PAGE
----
There are a number of ways that a District of Columbia resident can lose his or her driver’s license. Some of these traffic offenses are much more serious than others. An alcohol-related traffic offense can be ground for a license suspension. When a license is suspended, it has been taken away for a period of time. A suspension is temporary.
However, a revocation is an entirely different matter. If a person has his or her license revoked, it means the license is terminated. A person who is caught driving with a revoked or suspended license can face criminal charges.
Why a License Might Be Revoked or Suspended
In the District of Columbia, there are a number of reasons why a person’s license might be revoked or suspended. A license might be suspended when a person is caught driving at least 30 miles per hour over the speed limit.
Driving recklessly, failing to appear for traffic infractions and being negligent in a vehicular homicide are other reasons why a license might be revoked or suspended.
Point-based License Suspension
The District of Columbia is just like other governments; it uses a point system for drivers. If a driver is ticketed, he or she receives a certain number of points against his or her license. When a driver accumulates a certain number of points in a two-year period, his or her license will be suspended.
Speeding is a great example of a traffic offense that adds to these points. The point system that the District of Columbia uses is easy to understand. If a driver accumulates eight or nine points, the Director of the DMV can suspend the driver’s license.
When a driver accumulates 10 points, the director is required to suspend the driver’s license. At 12 points, a driver is likely to have his or her license completely revoked. There are some traffic violations that automatically assign enough points to ensure a driver’s license is revoked or suspended.
For example, driving with a blood-alcohol level over the legal limit will automatically lead to a license suspension. Driving while suspended can lead to 12 points added to a person’s driving record, which causes the license to be revoked.
License Reinstatement after Revocation or Suspension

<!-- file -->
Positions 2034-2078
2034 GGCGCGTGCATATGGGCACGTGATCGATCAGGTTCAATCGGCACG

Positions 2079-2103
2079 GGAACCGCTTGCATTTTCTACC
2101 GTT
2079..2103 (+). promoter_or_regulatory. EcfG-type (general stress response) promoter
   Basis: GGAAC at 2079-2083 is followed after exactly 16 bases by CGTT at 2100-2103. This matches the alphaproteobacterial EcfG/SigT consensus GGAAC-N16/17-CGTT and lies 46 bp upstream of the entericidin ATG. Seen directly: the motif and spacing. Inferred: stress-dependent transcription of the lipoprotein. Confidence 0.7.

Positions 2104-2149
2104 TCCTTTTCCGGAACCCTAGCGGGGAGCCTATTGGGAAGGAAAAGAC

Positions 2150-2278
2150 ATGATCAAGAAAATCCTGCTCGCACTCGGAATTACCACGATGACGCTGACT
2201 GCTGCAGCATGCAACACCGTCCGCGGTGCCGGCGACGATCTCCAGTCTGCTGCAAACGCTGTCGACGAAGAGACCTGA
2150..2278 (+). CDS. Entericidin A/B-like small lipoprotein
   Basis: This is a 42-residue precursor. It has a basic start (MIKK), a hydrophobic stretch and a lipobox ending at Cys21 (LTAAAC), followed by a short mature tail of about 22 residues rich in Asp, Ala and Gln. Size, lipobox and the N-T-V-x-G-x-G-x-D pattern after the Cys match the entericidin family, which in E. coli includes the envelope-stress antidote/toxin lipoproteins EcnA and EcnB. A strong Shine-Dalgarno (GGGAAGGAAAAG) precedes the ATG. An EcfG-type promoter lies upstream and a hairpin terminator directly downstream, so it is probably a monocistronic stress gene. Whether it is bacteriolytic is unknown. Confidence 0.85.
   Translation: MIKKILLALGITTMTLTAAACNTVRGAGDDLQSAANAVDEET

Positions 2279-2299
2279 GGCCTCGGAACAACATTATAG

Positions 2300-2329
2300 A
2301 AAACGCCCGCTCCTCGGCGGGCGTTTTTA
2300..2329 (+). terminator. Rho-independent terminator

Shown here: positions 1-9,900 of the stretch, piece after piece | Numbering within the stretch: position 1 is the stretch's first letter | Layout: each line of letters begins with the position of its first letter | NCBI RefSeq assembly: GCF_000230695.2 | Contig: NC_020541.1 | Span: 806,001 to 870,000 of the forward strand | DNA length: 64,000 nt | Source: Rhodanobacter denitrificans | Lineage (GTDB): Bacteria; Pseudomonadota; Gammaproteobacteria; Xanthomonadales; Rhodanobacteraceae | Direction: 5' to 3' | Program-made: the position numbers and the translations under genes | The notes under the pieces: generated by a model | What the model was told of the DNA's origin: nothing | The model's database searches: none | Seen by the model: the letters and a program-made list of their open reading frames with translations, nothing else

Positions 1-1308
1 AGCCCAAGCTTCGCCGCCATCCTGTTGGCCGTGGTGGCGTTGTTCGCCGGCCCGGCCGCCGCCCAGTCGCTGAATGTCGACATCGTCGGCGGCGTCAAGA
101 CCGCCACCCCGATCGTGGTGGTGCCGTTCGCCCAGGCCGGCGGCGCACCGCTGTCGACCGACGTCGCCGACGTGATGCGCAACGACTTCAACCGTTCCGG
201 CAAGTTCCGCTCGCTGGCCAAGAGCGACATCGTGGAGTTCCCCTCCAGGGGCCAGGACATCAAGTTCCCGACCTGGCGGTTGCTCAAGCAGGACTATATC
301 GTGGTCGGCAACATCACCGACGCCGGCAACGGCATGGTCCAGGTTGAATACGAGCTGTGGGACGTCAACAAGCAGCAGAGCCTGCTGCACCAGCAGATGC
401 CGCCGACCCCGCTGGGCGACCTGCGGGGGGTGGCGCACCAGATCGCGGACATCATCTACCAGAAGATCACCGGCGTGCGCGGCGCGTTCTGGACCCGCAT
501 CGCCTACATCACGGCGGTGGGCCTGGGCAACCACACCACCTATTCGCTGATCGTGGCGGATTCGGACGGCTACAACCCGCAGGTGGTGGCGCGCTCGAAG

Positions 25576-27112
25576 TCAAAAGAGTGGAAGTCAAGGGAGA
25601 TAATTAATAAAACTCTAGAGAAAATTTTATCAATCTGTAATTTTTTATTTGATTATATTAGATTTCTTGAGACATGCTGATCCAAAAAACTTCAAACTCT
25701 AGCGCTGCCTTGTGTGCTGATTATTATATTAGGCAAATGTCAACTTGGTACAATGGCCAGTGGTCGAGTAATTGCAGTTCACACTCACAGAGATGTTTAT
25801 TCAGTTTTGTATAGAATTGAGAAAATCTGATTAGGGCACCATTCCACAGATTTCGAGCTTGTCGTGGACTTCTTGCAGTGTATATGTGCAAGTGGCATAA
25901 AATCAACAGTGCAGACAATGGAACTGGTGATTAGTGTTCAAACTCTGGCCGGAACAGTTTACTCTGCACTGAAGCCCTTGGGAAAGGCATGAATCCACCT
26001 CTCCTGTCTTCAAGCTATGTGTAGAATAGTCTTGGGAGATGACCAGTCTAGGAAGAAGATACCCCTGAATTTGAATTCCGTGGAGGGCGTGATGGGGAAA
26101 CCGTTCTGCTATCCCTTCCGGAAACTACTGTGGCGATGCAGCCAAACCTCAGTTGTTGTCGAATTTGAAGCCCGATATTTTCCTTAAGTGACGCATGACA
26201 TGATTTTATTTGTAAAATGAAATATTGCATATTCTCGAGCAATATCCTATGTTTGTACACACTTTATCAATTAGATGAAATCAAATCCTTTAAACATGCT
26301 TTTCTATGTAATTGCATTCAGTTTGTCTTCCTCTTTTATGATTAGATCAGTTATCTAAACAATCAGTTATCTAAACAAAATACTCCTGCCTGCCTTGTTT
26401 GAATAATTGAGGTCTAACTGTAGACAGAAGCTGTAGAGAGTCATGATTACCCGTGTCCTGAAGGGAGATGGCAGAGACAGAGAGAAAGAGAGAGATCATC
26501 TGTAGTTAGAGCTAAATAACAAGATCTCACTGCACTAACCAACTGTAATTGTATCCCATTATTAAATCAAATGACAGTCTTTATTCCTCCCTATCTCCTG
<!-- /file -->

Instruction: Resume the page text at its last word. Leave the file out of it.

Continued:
In the District of Columbia, a license can be suspended from 2 days and up to 90 days, or in some cases, it can be suspended until a certain act is completed, which might consist of attending traffic school or paying fines. Once the license suspension period expires, a reinstatement fee must be paid, which is $98.00.
The fee must be paid before an individual can legally drive again. When a license is revoked, it’s terminated for at least six months. If there are previous convictions or revocation, a person’s license might be revoked for two years.
Depending on the situation, it might even be revoked for longer. Once the revocation period expires, an individual can apply to have their license restored. There might also be other conditions that must be met before a license is completely reinstated.
Charges for Driving While Revoked or Suspended
A person who drives while their license is revoked or suspended can actually be charged with a criminal offense. The absolute maximum sentence for such a conviction is one year in jail and $5,000.00 in fines. Additionally, the driver’s license could be revoked or suspended for a longer period of time.
How we can help you
If a person is convicted of driving after their license has been revoked or suspended, the conviction can affect every aspect of their life.
Although it’s certainly possible the individual will be facing fines and time in jail, he or she might also have trouble getting insurance, going to school or maintaining employment. It’s best to have an attorney who understands your case and how it will be viewed and handled by the judge and prosecutor.
Call Tucker, Nong and Associates today for a free case evaluation.